Binominals /baɪˈnɒmɪnəlz/ are a type of idiom in which two words are joined by a conjunction, usually and. The order of the two words is fixed. For example, we always say black-and-white, not white-and-black: I love black-and-white photos. 

The words can be:

  • synonyms: Her clothes are always neat and clean. I know just bits and pieces (small parts). 
  • opposites: The trains are often late, so getting to work on time is a hit-and-miss (sometimes successful and sometimes not) affair. The secret of a happy marriage is a little bit of give and take (a situation in which people who want different things each give something to the others and get something from the others).
  • rhyming: Most tires will last for four years with normal wear and tear (the damage that comes from ordinary use). You can slice and dice the data to analyze them (to divide something into many small parts).
  • the same word: They finished the race neck and neck (at or near an equal level). I’m a city girl through and through (100%). 
  • alliterative (alliteration is the use of the same letter or sound at the beginning of words in a sentence): You’ll learn about trials and tribulations (difficulties and problems involved) of running your own business as soon as you start it. He’s been beaten black and blue (covered in bruises). 
  • joined by words other than and: The cars are bumper-to-bumper (in a long line of vehicles that are close together and moving very slowly). I don’t like your all-or-nothing approach (involving either the whole of something or none of it). 

Trinominals are a similar type of idiom, in which three words are joined, e.g. I’ve looked here, there and everywhere for my keys (everywhere). Sex, drugs and rock’n’roll is a nickname for rock stars’ lifestyle, but I don’t believe every rock star has that kind of lifestyle (rock’n’roll is a binomial). I poured my blood, sweat and tears into that project (a lot of effort and hard work). 


Example Meaning
Let’s do heads or tails. Heads, we don’t buy. Tails, we buy. Let’s flip/toss a coin…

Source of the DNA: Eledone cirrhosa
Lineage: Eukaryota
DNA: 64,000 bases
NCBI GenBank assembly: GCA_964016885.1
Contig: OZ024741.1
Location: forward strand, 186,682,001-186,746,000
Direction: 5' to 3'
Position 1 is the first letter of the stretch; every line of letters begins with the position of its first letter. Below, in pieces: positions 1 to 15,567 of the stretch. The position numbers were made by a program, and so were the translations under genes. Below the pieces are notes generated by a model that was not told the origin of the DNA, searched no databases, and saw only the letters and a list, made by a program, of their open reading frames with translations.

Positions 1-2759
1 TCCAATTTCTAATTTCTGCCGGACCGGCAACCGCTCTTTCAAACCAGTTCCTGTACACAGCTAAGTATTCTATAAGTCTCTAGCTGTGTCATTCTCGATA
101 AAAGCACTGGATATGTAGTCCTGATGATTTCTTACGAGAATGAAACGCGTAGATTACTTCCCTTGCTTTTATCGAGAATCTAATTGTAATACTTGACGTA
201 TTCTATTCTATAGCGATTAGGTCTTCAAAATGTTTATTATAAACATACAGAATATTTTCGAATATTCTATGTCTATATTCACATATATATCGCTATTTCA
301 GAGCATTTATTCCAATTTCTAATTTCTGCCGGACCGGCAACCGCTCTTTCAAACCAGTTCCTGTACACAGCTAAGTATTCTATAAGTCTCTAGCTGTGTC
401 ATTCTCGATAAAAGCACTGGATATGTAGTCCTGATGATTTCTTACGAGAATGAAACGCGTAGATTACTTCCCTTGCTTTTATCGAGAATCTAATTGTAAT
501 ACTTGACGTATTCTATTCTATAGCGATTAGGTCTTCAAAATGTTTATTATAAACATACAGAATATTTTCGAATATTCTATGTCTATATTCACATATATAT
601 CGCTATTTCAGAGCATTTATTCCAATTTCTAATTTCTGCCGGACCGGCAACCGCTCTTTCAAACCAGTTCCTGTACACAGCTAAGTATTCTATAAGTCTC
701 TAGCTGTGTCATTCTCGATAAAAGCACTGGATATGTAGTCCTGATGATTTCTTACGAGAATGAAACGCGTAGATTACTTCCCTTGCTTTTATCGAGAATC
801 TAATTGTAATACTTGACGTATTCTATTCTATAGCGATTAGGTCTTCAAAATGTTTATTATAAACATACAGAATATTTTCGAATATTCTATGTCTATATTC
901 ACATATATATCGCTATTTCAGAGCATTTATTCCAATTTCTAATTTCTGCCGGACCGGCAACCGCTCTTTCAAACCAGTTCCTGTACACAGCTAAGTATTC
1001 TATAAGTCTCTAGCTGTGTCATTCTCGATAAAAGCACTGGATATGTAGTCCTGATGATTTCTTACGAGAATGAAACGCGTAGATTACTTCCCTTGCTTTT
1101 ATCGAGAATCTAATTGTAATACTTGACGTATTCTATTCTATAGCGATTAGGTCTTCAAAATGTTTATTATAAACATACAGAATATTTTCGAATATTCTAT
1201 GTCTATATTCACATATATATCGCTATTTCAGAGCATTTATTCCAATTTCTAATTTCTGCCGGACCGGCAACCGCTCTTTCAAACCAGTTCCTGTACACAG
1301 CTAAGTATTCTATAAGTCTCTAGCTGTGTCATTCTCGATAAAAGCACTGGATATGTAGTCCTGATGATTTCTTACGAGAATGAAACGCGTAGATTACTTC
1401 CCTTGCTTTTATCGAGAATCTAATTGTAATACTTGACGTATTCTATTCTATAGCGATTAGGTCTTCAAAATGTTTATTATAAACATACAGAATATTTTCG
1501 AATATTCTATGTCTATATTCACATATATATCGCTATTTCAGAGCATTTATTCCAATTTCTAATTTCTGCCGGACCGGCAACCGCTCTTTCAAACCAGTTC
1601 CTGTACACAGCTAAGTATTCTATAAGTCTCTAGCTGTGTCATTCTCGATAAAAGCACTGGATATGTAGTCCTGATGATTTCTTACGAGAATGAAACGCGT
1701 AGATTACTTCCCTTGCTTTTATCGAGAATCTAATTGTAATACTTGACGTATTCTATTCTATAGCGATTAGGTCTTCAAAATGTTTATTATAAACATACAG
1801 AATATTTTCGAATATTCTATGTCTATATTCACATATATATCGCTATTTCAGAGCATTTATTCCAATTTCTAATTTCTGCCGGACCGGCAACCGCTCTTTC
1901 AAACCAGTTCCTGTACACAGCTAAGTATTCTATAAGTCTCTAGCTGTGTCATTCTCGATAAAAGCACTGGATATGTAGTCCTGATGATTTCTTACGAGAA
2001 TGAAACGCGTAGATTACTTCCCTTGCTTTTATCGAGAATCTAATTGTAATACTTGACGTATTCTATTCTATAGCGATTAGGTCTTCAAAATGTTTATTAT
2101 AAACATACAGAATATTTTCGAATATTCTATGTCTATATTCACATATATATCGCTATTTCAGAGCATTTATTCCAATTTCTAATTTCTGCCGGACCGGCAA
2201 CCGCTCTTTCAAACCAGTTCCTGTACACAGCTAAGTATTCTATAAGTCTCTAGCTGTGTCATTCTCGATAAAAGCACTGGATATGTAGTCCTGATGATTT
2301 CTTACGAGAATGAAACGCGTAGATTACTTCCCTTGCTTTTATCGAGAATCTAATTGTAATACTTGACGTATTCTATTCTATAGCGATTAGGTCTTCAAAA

I want to live away from the hustle and bustle of the city. … away from the noisy activity…
Time after time I told him not to touch my things. He never listened. Time and again…
We are like chalk and cheese. … completely different.
By and large, it’s a good idea. In general…
The team is more or less the same as it was. … almost …
We were together on and off for five years. … sometimes but nor regularly…
Let’s look at the pros and cons of this format. … the advantages and disadvantages…
Stress is part and passel of being a politician. … an integral part of…
Please keep your report short and sweet. … not too long or complicated.
People came from far and wide to listen to the lecture. … from many different places…
I hope my message is loud and clear. … clearly expressed and easy to understand.
The drawer is stuffed full of odds and ends. … small things that are all different and not valuable or important.
I like the flat spick and span. … very clean and tidy.
Win or lose, I’m there for you. Whether you succeed or fail
People don’t go changing their names willy-nilly. … carelessly/without planning.
She can make or break my career. She is the factor which decides whether I will succeed or fail at my career.
The chair is rocking back and forth. … to and fro.
I just want a little peace and quiet. … calm and silence.
The deal is done and dusted. … finished/decided (primarily British English). 

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